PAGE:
Map of life expectancy at birth from Global Education Project.

Monday, March 14, 2011

Things fall apart

There is just too much going on right now. It's impossible to know what is most consequential, what short term outcomes will ensue, and what good or bad will result for the long term. This is not a time for confident prediction, and while we are always drowned in data-free analysis by non-experts, this would be a particularly propitious time for most pundits to shut up.

One of the few certainties about the world is that our actions have unintended, unforeseen, and largely unforeseeable consequences. With hindsight, they always appear foreseeable, but that's a fallacy that ought to have a name. (Maybe it does.) Japanese engineers and regulatory authorities protected their nuclear reactors with seawalls high enough for the tsunami that might be expected from a magnitude 8 earthquake, but they got a magnitude 8.9. They assumed a magnitude 8.9 earthquake was impossible because otherwise, it would not have been feasible to put the plants where they wanted to put them.

Dick Cheney and Ronald Dumsfeld (oh, did I just make a typo?) assumed that all they had to do was kick over the Baathist regime in Iraq and goodness would flower, because if they made any other assumption, they would have needed a plan for what the heck to do next and they didn't have one, but they really wanted to invade Iraq.

I really want K/G/Q/[h/~h]addafi [okay, you decide how to spell it] to be standing in the dock in The Hague while Libyans create a secular democracy, but I sure as hell don't know whether that is even possible, let alone the best way for the U.S. to help make it happen. I don't know what's going to happen with the damaged nuclear reactors in Japan, and I don't know what the consequences will be politically for nuclear power there and elsewhere. I know I want the U.S. and the world to dramatically reduce use of fossil fuels, but I'm also really not sure whether nuclear power -- perhaps in the form of a safer basic design, which does exist -- can or should be part of the path. It may well be counterproductive even granted acceptable safety, because of the enormous investment of fossil fuels required to build nuclear plants, the encouragement of energy-intensive and capital-intensive, centralized economic structures that they promote, and the diversion of political energy into the inevitable debates around them.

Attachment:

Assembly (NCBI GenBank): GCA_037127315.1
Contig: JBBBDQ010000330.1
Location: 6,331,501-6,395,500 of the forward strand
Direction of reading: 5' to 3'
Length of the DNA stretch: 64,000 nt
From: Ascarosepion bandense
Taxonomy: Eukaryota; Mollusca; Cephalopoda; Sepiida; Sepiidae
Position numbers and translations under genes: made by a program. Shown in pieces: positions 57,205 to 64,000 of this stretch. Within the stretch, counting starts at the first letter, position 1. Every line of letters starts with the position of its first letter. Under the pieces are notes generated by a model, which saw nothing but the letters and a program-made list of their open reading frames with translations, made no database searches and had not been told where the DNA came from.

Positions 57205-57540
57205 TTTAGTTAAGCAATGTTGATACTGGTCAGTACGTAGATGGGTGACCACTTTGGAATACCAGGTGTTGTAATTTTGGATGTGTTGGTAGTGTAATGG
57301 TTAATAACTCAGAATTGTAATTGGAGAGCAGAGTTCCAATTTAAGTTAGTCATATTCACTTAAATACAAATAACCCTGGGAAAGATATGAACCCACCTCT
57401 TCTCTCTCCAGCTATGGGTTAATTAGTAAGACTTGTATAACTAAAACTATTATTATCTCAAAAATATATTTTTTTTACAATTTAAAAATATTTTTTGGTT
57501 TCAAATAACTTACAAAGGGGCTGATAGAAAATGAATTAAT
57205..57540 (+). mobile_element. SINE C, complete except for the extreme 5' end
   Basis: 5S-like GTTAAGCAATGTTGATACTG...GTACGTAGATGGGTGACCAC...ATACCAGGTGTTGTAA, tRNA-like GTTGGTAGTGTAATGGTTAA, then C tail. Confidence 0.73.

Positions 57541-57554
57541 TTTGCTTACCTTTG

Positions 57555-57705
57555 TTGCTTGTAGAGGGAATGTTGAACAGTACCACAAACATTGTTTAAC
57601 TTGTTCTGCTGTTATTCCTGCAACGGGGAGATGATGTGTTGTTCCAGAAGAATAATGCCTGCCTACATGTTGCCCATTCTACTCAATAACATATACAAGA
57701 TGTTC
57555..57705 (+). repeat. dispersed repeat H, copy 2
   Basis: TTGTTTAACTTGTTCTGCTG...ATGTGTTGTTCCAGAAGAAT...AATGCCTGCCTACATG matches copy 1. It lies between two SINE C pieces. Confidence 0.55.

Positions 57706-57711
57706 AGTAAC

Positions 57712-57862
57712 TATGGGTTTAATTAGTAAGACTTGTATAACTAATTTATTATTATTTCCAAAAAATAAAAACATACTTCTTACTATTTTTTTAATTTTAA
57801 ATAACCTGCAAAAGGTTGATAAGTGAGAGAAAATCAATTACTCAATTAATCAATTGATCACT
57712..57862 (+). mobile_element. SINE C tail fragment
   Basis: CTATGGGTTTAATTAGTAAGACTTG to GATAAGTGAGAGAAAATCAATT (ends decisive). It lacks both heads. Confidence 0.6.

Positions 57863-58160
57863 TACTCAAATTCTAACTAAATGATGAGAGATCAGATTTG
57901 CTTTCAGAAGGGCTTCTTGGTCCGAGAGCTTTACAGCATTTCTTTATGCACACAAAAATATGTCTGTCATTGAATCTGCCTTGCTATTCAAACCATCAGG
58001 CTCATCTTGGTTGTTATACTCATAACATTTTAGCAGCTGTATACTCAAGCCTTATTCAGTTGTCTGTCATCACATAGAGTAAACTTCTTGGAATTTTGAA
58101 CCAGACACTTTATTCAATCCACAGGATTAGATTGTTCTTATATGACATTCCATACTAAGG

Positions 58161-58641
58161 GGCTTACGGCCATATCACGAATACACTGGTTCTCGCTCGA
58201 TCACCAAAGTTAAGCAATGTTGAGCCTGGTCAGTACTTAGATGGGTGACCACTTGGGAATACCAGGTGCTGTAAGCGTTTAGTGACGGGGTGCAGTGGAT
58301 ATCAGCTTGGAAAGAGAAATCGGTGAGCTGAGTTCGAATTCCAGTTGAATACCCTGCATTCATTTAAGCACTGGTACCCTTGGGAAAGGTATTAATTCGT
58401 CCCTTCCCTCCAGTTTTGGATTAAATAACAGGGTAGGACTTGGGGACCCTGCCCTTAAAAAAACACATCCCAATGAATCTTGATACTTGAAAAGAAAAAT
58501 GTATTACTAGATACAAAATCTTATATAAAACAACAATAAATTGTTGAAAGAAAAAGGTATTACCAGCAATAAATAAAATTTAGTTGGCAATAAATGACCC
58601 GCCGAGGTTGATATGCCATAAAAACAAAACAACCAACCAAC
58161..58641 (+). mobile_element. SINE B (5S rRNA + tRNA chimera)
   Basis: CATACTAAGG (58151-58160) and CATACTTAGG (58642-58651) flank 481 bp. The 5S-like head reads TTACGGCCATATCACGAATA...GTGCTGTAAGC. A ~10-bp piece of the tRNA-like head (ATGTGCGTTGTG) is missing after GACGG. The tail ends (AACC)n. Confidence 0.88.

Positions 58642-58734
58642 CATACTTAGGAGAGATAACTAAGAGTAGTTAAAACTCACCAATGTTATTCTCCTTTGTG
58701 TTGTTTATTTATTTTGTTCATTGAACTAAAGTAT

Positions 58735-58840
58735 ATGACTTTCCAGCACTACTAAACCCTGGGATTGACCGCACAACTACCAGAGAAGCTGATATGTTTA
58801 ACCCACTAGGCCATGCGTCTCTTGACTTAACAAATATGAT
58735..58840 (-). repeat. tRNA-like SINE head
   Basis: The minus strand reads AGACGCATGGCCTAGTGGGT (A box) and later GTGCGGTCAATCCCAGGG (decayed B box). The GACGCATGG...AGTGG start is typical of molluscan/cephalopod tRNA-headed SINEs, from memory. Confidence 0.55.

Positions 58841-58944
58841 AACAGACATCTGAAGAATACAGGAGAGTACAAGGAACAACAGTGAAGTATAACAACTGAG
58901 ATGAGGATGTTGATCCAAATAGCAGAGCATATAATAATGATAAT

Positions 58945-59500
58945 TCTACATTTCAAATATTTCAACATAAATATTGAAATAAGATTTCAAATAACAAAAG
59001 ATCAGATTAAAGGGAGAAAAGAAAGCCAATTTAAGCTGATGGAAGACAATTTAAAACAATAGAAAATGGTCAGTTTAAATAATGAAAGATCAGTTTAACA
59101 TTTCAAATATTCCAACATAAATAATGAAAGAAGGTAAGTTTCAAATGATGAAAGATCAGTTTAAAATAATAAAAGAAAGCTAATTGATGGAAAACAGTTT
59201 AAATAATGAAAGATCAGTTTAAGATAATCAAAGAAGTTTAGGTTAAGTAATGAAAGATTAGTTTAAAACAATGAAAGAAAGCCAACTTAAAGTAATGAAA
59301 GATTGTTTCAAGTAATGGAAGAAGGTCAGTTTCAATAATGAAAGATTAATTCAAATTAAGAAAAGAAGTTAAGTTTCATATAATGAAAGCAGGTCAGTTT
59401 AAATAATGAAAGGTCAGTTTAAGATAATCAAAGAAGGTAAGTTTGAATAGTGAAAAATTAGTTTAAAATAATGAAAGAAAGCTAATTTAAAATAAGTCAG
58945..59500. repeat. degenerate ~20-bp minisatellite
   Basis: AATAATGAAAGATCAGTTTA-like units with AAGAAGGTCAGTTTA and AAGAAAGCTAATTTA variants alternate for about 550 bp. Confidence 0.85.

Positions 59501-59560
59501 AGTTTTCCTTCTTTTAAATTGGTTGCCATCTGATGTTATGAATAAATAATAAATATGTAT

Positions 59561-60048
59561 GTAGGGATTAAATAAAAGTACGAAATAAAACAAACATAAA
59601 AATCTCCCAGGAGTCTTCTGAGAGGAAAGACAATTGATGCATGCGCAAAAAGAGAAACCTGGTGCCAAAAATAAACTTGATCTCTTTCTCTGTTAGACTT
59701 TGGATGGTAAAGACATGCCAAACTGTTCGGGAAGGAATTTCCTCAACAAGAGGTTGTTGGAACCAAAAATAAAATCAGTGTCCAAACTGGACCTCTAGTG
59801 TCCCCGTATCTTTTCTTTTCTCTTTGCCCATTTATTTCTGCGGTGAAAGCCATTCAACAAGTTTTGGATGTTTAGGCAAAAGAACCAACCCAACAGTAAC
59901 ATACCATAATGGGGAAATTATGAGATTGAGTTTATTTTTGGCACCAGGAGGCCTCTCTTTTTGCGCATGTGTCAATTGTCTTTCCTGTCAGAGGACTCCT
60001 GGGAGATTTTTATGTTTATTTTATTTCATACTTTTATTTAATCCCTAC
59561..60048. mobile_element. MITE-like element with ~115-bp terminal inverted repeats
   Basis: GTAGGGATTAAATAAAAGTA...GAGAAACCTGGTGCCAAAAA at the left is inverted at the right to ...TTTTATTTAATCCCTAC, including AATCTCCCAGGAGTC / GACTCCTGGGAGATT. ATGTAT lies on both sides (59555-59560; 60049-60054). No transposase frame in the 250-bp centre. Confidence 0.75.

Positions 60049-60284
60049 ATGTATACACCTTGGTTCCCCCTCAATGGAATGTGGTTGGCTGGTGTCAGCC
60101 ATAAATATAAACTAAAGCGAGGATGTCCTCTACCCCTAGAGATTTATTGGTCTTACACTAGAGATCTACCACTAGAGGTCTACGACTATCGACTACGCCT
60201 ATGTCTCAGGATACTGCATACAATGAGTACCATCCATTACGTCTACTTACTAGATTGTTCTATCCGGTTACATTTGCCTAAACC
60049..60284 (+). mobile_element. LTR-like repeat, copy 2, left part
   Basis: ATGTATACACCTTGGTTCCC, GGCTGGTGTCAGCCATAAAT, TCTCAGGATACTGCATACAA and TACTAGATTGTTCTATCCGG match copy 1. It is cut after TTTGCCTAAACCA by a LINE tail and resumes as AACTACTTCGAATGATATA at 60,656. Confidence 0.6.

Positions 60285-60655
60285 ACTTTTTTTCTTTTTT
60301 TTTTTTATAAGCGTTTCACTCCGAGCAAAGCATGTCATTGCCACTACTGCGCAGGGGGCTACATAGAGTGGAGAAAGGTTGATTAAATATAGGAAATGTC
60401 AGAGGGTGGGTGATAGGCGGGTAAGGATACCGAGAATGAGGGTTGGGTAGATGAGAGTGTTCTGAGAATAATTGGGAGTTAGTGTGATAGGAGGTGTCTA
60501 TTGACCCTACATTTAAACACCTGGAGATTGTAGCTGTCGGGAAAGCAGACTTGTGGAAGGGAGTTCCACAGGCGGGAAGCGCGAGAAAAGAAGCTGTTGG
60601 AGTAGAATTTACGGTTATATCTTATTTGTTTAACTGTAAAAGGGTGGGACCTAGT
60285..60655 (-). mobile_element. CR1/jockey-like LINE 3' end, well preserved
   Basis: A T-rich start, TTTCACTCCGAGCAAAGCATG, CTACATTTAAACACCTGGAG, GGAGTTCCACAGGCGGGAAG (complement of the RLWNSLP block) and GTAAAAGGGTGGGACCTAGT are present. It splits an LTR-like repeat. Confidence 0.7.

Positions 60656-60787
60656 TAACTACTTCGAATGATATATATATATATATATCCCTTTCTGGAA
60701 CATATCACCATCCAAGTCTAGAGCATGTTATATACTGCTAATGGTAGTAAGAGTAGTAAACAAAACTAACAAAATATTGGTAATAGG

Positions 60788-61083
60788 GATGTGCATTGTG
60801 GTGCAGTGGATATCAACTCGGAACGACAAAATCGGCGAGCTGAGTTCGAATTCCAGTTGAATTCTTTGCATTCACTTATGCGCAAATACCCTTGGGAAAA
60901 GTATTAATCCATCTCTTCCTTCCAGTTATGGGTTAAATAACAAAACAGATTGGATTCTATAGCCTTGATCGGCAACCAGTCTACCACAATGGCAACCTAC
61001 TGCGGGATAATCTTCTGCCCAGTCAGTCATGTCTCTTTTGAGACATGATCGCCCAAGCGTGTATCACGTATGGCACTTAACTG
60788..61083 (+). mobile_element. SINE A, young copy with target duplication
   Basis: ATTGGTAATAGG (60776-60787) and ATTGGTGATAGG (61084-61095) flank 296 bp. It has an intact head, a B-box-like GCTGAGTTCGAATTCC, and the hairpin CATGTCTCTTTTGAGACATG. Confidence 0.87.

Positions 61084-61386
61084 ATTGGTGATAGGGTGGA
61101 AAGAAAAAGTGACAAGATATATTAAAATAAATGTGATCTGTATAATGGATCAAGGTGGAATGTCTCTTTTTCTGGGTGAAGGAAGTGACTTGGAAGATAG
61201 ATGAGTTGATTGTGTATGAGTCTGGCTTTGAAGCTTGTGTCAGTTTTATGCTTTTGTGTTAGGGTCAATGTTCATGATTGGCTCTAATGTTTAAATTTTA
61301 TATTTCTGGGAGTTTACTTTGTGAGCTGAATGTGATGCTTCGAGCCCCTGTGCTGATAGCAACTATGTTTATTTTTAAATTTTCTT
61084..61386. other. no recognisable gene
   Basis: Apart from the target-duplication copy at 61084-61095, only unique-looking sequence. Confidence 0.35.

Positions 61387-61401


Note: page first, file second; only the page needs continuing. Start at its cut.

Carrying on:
I could go on. But the point is, we all need to work very hard these days to generate more light and less heat. We need to be humble about what we actually know, not get dug into positions that seem right at the moment, and try to create a public discourse that's more about working together to find the right conclusion than yelling at each other until we get our way.

That doesn't mean I'm advocating for "civility" or "centrism" or "bipartisanship." Not at all. Sometimes my values are offended, and sometimes people just have the facts wrong. I'll say so, in no uncertain terms, when that is clear to me. My point is, there's a whole lot I don't know and it behooves us all to keep that in mind. Most of the professional gasbags, most of the time, don't know what the hell they are talking about, but they are paid to sound authoritative, or to engage in mindless shouting matches, because that seems to be the cultural norm. We need to get over it.

3 comments:

robin andrea said...

If this were Facebook, I would click the "like" link. Not much to say, but that I agree with you.

roger said...

IMHO, as we say, we will have both more nuke power and coal power because we will (stupidly) demand electricity.

davidknz said...

Best Nuclear Plant Ever: the one thats a safe 93 million miles from the earth. Stirling engines across the Sahara would provide for all of Europe. But the aftermath of Tomahawks on Tripoli might prevent such an agreement. The folly of fossil fuels.....